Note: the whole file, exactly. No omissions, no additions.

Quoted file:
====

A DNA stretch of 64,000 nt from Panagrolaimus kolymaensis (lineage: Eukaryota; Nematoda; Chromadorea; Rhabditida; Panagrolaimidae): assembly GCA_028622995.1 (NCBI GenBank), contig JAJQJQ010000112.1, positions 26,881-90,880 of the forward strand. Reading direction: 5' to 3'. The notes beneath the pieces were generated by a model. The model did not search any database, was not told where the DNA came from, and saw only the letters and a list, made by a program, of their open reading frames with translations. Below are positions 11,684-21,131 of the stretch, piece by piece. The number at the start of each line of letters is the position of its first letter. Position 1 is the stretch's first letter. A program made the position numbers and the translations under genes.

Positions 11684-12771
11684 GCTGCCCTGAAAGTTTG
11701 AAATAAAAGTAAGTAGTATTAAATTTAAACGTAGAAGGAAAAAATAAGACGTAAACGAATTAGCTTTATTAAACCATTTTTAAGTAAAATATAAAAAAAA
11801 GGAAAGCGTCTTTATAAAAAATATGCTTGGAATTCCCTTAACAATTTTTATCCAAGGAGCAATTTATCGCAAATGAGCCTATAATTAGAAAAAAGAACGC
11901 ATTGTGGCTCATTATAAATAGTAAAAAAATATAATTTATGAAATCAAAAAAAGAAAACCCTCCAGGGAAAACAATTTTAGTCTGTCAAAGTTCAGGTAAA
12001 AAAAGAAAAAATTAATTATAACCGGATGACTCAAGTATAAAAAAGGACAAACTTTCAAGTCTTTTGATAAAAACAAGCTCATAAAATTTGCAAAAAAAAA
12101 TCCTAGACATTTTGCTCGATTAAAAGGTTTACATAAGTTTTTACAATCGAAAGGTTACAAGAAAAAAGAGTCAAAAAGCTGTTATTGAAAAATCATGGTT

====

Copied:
A DNA stretch of 64,000 nt from Panagrolaimus kolymaensis (lineage: Eukaryota; Nematoda; Chromadorea; Rhabditida; Panagrolaimidae): assembly GCA_028622995.1 (NCBI GenBank), contig JAJQJQ010000112.1, positions 26,881-90,880 of the forward strand. Reading direction: 5' to 3'. The notes beneath the pieces were generated by a model. The model did not search any database, was not told where the DNA came from, and saw only the letters and a list, made by a program, of their open reading frames with translations. Below are positions 11,684-21,131 of the stretch, piece by piece. The number at the start of each line of letters is the position of its first letter. Position 1 is the stretch's first letter. A program made the position numbers and the translations under genes.

Positions 11684-12771
11684 GCTGCCCTGAAAGTTTG
11701 AAATAAAAGTAAGTAGTATTAAATTTAAACGTAGAAGGAAAAAATAAGACGTAAACGAATTAGCTTTATTAAACCATTTTTAAGTAAAATATAAAAAAAA
11801 GGAAAGCGTCTTTATAAAAAATATGCTTGGAATTCCCTTAACAATTTTTATCCAAGGAGCAATTTATCGCAAATGAGCCTATAATTAGAAAAAAGAACGC
11901 ATTGTGGCTCATTATAAATAGTAAAAAAATATAATTTATGAAATCAAAAAAAGAAAACCCTCCAGGGAAAACAATTTTAGTCTGTCAAAGTTCAGGTAAA
12001 AAAAGAAAAAATTAATTATAACCGGATGACTCAAGTATAAAAAAGGACAAACTTTCAAGTCTTTTGATAAAAACAAGCTCATAAAATTTGCAAAAAAAAA
12101 TCCTAGACATTTTGCTCGATTAAAAGGTTTACATAAGTTTTTACAATCGAAAGGTTACAAGAAAAAAGAGTCAAAAAGCTGTTATTGAAAAATCATGGTT